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Tylosurus crocodilus (Péron & Lesueur, 1821)

Hound needlefish
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Native range | All suitable habitat | Point map | Year 2100
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Tylosurus crocodilus   AquaMaps   Data sources: GBIF OBIS
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Tylosurus crocodilus
Picture by Baur, J.-C.

Philippines country information

Common names: Baa, Babayu, Bala
Occurrence: native
Salinity: marine
Abundance: | Ref:
Importance: commercial | Ref:
Aquaculture: | Ref:
Regulations: | Ref:
Uses: no uses
Comments: Known in Calamianes Islands, northern Palawan (Ref. 48613), Danjugan Island, Negros Occidental (Ref. 58652) and Lanuza Bay (Ref. 104756). Utilized as a food fish (Ref. 6565). Also Ref. 12744.
National Checklist:
Country Information:
National Fisheries Authority:
Occurrences: Occurrences Point map
Main Ref: Rau, N. and A. Rau, 1980
National Database:

Common names from other countries

Classification / Names Common names | Synonyms | Catalog of Fishes(genus, species) | ITIS | CoL | WoRMS | Cloffa

Teleostei (teleosts) > Beloniformes (Needle fishes) > Belonidae (Needlefishes)
Etymology: Tylosurus: Greek, tylos = callus + Greek, oura = tail (Ref. 45335).
  More on authors: Péron & Lesueur.

Environment: milieu / climate zone / depth range / distribution range Ecology

Marine; reef-associated; oceanodromous (Ref. 51243); depth range 0 - 13 m (Ref. 58302).   Tropical; 26°C - 29°C (Ref. 4959); 21°N - 1°N

Distribution Countries | FAO areas | Ecosystems | Occurrences | Point map | Introductions | Faunafri

Indo-West Pacific: Red Sea and South Africa (Ref. 5317) and Persian Gulf (Ref. 68964) to French Polynesia (Ref. 6784), north to Japan (Ref. 559), south to New South Wales, Australia (Ref. 33390). Replaced by Tylosurus crocodilus fodiator in the eastern Pacific. Western Atlantic: New Jersey, USA to Brazil (Ref. 7251). Eastern Atlantic: Fernando Poo, Cameroon, Liberia, and Ascension Island (Ref. 5757); from Senegal and Guinea (Ref. 28587); and Cape Verde (Ref. 27000). Recorded from the Mediterranean Sea (Ref. 83387).

Length at first maturity / Size / Weight / Age

Maturity: Lm 51.7, range 50 - 55 cm
Max length : 150 cm TL male/unsexed; (Ref. 30573); common length : 90.0 cm SL male/unsexed; (Ref. 9682); max. published weight: 6.4 kg (Ref. 40637)

Short description Morphology | Morphometrics

Dorsal spines (total): 0; Dorsal soft rays (total): 21-24; Anal spines: 0; Anal soft rays: 19 - 22; Vertebrae: 75 - 80. This species with is distinguished by the following characters: body elongate, circular in cross-section; D 21-24 with anterior rays forming a relatively high lobe, 5.4-10.6 body length (excluding the head and caudal fin); dorsal fin origin about equal with or slightly in front to anal fin origin; A 19-22 with anterior rays forming a relatively high lobe, in 5.5-8.0 in BL; pectoral-fin rays 13 to 15 (usually 14 or 15); 270-340 predorsal scales; 75-80 vertebrae; jaws extremely long, forming a stout beak armed with very sharp teeth; no gill rakers absent; caudal fin deeply emarginate, the lower lobe much longer than the upper one and the caudal peduncle with a distinct, black lateral keel; body colour dark bluish green above, silvery below; juveniles (to 20 cm body length) with elevated black lobe in posterior part of dorsal fin which is lost with growth; scales and bones green (Ref. 9682, 90102).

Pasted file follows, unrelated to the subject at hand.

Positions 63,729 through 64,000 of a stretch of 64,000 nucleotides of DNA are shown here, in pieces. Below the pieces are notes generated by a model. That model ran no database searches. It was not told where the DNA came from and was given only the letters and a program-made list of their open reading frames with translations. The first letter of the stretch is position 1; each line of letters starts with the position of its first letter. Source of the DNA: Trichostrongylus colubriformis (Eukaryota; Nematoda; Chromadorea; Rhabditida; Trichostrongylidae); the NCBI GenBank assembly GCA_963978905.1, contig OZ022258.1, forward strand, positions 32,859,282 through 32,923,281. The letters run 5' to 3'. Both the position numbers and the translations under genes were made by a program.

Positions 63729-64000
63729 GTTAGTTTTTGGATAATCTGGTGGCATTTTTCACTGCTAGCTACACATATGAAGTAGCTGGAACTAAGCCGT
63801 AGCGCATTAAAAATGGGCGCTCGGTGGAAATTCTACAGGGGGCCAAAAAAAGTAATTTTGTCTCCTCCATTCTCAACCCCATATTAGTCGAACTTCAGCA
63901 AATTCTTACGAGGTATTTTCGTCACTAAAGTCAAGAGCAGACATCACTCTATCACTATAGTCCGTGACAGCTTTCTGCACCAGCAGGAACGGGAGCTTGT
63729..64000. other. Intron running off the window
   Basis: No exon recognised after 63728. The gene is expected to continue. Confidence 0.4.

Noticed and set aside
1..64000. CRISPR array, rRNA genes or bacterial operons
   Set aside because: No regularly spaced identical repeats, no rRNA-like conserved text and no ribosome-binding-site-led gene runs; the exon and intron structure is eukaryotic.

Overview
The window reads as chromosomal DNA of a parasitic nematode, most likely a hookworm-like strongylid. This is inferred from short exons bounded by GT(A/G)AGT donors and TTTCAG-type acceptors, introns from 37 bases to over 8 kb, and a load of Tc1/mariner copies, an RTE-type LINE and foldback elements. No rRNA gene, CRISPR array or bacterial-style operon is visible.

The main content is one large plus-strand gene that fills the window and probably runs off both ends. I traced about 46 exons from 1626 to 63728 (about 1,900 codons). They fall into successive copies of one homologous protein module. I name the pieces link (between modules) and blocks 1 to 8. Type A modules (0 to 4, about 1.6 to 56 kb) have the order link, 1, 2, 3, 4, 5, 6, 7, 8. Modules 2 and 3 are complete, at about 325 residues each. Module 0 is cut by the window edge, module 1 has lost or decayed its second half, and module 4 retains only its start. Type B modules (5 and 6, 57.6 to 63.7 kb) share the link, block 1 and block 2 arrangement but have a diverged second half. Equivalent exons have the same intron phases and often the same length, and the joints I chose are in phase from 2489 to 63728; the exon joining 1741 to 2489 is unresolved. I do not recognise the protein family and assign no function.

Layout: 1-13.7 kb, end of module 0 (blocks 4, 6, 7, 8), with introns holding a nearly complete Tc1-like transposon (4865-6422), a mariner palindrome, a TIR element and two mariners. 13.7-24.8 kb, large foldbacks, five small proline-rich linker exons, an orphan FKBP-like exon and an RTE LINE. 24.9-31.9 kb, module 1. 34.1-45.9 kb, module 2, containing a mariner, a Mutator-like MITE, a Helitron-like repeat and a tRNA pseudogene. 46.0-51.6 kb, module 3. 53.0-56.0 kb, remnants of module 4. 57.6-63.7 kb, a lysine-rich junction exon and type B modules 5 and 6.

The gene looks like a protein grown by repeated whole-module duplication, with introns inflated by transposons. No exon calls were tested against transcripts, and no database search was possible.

Biology     Glossary (e.g. epibenthic)

A pelagic species (Ref. 26340) found over lagoon and seaward reefs. Solitary or in small groups. Feeds on fishes (Ref. 11889). Oviparous (Ref. 205). Eggs may be found attached to objects in the water by tendrils on the egg's surface (Ref. 205). Feared by fishers because they can cause puncture wounds with their sharp snouts when jumping out of the water, e.g. when alarmed or attracted to lights at night. Although sold fresh and considered a good food fish, its market is limited due to the green-colored flesh (Ref. 5217). Widespread in tropical Indo-Pacific, divisible in two subspecies (Ref 90102). Caught by casting or trolling surface or near-surface lures; also with purse seines and drift nets (Ref. 9682).

Life cycle and mating behavior Maturity | Reproduction | Spawning | Eggs | Fecundity | Larvae

Main reference Upload your references | References | Coordinator : Collette, Bruce B. | Collaborators

Randall, J.E., G.R. Allen and R.C. Steene, 1990. Fishes of the Great Barrier Reef and Coral Sea. University of Hawaii Press, Honolulu, Hawaii. 506 p. (Ref. 2334)

IUCN Red List Status (Ref. 123251)

  Least Concern (LC) ; Date assessed: 21 August 2012

CITES (Ref. 123416)

Not Evaluated

CMS (Ref. 116361)

Not Evaluated

Threat to humans

  Traumatogenic (Ref. 4690)

Human uses

Fisheries: commercial; gamefish: yes
FAO(Fisheries: production; publication : search) | FishSource | Sea Around Us

More information

Common names
Egg development
Aquaculture profile
Allele frequencies
Mass conversion
Stamps, Coins Misc.
Swim. type
Gill area


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Internet sources

Estimates based on models

Preferred temperature (Ref. 115969): 27.1 - 29.2, mean 28.5 (based on 1591 cells).
Phylogenetic diversity index (Ref. 82804):  PD50 = 0.5078   [Uniqueness, from 0.5 = low to 2.0 = high].
Bayesian length-weight: a=0.00107 (0.00088 - 0.00130), b=3.11 (3.05 - 3.17), in cm Total Length, based on LWR estimates for this species (Ref. 93245).
Trophic level (Ref. 69278):  4.4   ±0.4 se; based on diet studies.
Resilience (Ref. 120179):  Medium, minimum population doubling time 1.4 - 4.4 years (Preliminary K or Fecundity.).
Prior r = 0.57, 95% CL = 0.38 - 0.86, Based on 1 stock assessment.
Fishing Vulnerability (Ref. 59153):  Moderate to high vulnerability (47 of 100).
Climate Vulnerability (Ref. 125649):  Very high vulnerability (91 of 100).
Price category (Ref. 80766):   Medium.